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Lawrence Rosenthal Police violence is mostly rooted in fear. Ignoring that makes reform harder.

When officers doubt whether their superiors will back them in the face of threats to their safety, police all too often stop working as effectively.
Image: police riot gear march line
Police officers walk in line during a demonstration in Santa Monica, Calif., on May 31, 2020.Agustin Paullier / AFP - Getty Images

Public outrage in the aftermath of the death of George Floyd is understandable and well justified. The widespread disgust at the disturbing image of Minneapolis police Officer Derek Chauvin putting his knee on Floyd's neck for more than eight minutes as Floyd struggled to breathe has rightly led to calls for reform to decrease officers' unnecessary use of force.

But for reform to result in both transparent and effective policing, we need to acknowledge the very real challenges and risks police officers can face. These factors aren't always at play — there's no indication from video that Chauvin was in even the slightest danger — but they often are.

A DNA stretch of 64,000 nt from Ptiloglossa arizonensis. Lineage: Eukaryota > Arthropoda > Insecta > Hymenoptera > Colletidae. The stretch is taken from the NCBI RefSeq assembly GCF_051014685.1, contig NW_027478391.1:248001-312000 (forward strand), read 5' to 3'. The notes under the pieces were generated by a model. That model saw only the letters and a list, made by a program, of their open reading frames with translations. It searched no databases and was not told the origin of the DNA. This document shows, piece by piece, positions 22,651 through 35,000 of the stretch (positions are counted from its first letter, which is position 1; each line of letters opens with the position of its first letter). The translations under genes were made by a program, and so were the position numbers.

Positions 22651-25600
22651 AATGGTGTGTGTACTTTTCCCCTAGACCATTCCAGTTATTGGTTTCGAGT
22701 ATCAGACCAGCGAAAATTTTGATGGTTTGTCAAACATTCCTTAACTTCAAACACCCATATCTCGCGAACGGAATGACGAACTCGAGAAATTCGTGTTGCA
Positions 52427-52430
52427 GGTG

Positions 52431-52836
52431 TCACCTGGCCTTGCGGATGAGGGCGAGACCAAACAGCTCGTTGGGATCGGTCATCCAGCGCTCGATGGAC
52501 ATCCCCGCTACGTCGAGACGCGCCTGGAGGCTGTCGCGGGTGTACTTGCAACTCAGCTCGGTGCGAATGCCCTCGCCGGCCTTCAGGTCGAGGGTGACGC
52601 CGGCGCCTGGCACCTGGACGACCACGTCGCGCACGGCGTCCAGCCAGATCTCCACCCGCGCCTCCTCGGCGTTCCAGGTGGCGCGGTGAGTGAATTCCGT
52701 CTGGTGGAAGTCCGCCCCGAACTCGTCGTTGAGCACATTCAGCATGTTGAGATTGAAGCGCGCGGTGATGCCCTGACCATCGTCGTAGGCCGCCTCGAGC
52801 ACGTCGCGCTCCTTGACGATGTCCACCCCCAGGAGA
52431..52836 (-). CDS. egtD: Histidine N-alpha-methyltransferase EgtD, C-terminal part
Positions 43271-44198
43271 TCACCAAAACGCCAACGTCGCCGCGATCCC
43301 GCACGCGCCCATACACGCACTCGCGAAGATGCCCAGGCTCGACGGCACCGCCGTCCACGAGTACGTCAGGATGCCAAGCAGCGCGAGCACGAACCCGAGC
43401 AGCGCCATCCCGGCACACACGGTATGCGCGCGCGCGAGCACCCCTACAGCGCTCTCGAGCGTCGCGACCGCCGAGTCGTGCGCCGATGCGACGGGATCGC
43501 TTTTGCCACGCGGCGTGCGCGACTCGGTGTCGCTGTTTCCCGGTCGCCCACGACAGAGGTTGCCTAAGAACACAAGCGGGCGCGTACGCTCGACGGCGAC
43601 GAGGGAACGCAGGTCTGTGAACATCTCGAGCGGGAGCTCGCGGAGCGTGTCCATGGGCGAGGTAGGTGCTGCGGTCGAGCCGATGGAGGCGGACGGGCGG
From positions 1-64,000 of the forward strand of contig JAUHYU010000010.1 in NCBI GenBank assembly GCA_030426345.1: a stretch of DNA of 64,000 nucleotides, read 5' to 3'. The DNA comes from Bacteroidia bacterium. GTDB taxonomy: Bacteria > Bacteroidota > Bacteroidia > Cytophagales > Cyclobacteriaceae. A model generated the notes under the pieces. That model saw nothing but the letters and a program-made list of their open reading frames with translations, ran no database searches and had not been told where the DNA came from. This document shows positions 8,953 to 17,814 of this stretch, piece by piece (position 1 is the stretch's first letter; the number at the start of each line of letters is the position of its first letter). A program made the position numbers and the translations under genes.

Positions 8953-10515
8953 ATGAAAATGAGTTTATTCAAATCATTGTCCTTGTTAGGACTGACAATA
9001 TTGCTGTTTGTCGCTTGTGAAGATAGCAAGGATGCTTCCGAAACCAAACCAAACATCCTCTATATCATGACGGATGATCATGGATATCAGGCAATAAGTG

The increases in crime in the wake of de-policing hit the residents of disadvantaged, high-crime communities hardest.

Indeed, fear is at the root of most police violence. And when officers come to doubt whether their superiors will back them in the face of threats to their safety, police all too often respond to public pressure by retreating from the streetscape. Officers figure that if they don't get out of their cars, they can't get in trouble. Scholars label this phenomenon "de-policing."

De-policing is so problematic because the use of excessive force isn't the only problem confronting all too many underprivileged communities of color. These communities are often overpoliced, as when officers employ unnecessary force, but they are also often underpoliced, as when police prove ineffective in halting the gang- and drug-related crime that can plague such neighborhoods.

When police are sent into hot spots of violent crime, for instance, fear for their own safety is likely to be a factor. The available data, for example, indicate that the rate of violent crime is an important determinant of the rate of police shootings. And beyond this, police shootings are also usually a response to a particularized threat. The available data also indicate that in the majority of officer-involved shootings, the officer claimed that he or she was being assaulted, and a weapon was recovered from the victim.